¶ 1 Leave a comment on paragraph 1 0 In 2014, the University of Iowa Libraries announced an initiative to digitize thousands of science fiction fanzines from the James L. “Rusty” Hevelin Science Fiction Collection and create a text-searchable database of their content. In May 2015, I was hired by the UI Special Collections Department as Digital Project Librarian to work alongside the Curator of Science Fiction & Pop Culture, Pete Balestrieri, to execute this massive task. Because of its scope and relevance to current cultural discussions, the project has attracted considerable media attention, and as a result, Pete and I have participated in interviews for a variety of publications (Slate, Library Journal, The Verge, and Iowa Public Radio, to name a few). Pete and I play different roles in this project; when talking with the press, Pete provides the background and history of the collection, while I describe the technical realities and processes of digitizing it. Finding the best way to work with the media has taken some time, both to develop best practices and to get familiar with this new role. It is a role, too, that is increasingly common in librarianship.
¶ 2 Leave a comment on paragraph 2 0 I believe that this project is going to change the face of science fiction scholarship, so usually I am eager to discuss it with reporters. In every interview I have participated in, no matter what medium, I am meticulous about facts, always stating clearly how the project will unfold and what effects it will have. In the beginning, I approached each interview with librarian-esque perfectionism to ensure that only correct information was allowed to circulate. I quickly learned that my perfectionism was not going to be accommodated—articles can still contain errors or misrepresentations. This can be nerve-wracking to say the least; frequently, Pete and I would discover errors in an article after it had been shared on the UI Special Collections Tumblr and other department-run social media. We were often pushed to simultaneously promote and correct, which left us feeling harried and conflicted. After a few rounds of this, we decided that we would only contact an author of an article if crucial facts regarding the collection were incorrect. However, once something is out in the ether, it is difficult to regain control of it. For instance, some errors repeat themselves in multiple articles over time, because different authors are sourcing their information from earlier articles instead of fact-checking with us. Consequently, I try to ensure that information about a project (including contact information for those involved, if they are comfortable with that) is available somewhere easily accessible to the public. For instance, alongside our publicity, we continually update the Hevelin Tumblr, which includes FAQ on the Hevelin project, as well as contact information for both Pete and me. That way, if our publicity raises any questions for readers, they know how to contact us. Furthermore, it makes it easier for reporters to check their facts; if the correct information is out there, the responsibility is squarely on them. While this won’t fix shoddy reporting, it can offer peace of mind.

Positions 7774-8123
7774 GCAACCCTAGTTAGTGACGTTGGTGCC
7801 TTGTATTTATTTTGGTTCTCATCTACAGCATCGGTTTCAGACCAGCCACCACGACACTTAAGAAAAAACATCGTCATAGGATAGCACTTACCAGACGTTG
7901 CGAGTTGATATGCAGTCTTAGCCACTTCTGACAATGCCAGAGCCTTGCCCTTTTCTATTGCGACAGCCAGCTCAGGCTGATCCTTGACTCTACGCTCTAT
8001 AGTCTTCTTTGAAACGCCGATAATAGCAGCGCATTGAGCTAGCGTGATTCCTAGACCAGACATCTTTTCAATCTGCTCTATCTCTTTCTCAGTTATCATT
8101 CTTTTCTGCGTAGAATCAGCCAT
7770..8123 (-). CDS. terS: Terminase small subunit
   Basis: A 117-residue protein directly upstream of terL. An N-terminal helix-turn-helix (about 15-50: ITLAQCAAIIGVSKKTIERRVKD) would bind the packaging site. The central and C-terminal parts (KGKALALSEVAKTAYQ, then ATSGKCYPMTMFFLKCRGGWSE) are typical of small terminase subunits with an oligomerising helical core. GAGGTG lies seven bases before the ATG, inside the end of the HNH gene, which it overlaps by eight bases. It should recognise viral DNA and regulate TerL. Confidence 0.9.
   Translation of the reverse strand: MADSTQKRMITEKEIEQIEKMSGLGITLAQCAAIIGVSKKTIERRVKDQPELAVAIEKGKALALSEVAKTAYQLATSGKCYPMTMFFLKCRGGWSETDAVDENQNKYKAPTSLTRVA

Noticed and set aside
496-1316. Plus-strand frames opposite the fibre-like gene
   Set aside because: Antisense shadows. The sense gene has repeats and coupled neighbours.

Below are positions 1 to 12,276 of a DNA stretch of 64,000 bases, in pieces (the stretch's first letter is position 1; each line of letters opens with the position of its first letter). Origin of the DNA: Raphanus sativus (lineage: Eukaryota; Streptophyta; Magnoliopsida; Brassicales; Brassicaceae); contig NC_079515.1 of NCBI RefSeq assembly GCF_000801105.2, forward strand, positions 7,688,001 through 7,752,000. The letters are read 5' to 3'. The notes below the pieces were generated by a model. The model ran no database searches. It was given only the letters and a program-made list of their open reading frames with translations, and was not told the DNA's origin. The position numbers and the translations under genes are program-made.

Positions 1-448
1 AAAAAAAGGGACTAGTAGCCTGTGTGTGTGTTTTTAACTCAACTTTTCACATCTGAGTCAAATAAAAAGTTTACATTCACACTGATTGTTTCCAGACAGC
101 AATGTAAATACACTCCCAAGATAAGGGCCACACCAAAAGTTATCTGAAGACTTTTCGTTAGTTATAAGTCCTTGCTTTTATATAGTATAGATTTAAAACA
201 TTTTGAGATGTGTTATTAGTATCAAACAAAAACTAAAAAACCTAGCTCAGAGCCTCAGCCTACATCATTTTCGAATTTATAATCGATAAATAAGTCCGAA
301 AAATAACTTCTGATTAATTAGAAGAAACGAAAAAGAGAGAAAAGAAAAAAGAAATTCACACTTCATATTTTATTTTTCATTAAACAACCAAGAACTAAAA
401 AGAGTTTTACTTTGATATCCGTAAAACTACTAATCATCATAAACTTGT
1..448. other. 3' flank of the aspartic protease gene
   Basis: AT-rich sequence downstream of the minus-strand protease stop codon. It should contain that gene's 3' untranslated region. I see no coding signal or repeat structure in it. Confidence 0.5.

¶ 3 Leave a comment on paragraph 3 0 However the facts are represented, reading an interview that features you as the interviewee is somewhat uncanny. You see your words, but not quite—they are your words, pruned and curated by the author, occasionally to suit an entirely different context. For instance, one reporter contacted me via email to set up a phone interview. He provided a few questions about the nature of fandom today versus in the past that he wanted me to discuss in the context of Hevelin. We spoke a few days later and had a great conversation about fan communities on the internet and in fanzines. At the end, he asked if there was “anything else that [he] should know,” to which I responded, “No, I think we’re done!” We had discussed his questions at length, I had provided all the boilerplate information regarding the project, so we were good. Once the article was published, however, I realized that my interview was being used alongside others to support a different thesis than I had originally imagined. At this point, I realize that even if I feed an interviewer all the information I think is crucial, I have absolutely no control over how they use it. Furthermore, I can’t answer questions that haven’t been asked, nor can I discern what opinions an interviewer carries into the interview (and consequently into the article) if he doesn’t voice them. You can’t anticipate how someone will structure their thoughts and opinions, or at what point the structure apparent in the article takes shape. You also can’t control what someone takes away as important from an interview. In the case of this article, we contacted the editor twice about factual information, but at a certain point we had to stop managing. It is simultaneously difficult and freeing to recognize that the library’s interests do not map perfectly onto the media’s.
¶ 4 Leave a comment on paragraph 4 0 For librarians experiencing or expecting a high volume of public interest in a project, my advice would be to understand, at the outset, that the conversation will not always be “yours,” or the one you would like to be having. In short, one of the most significant lessons I have learned working on a highly publicized project is that there is only so much you can do to guide a conversation, and beyond the misrepresentation of hard facts, you cannot (and, arguably, should not) attempt to control it.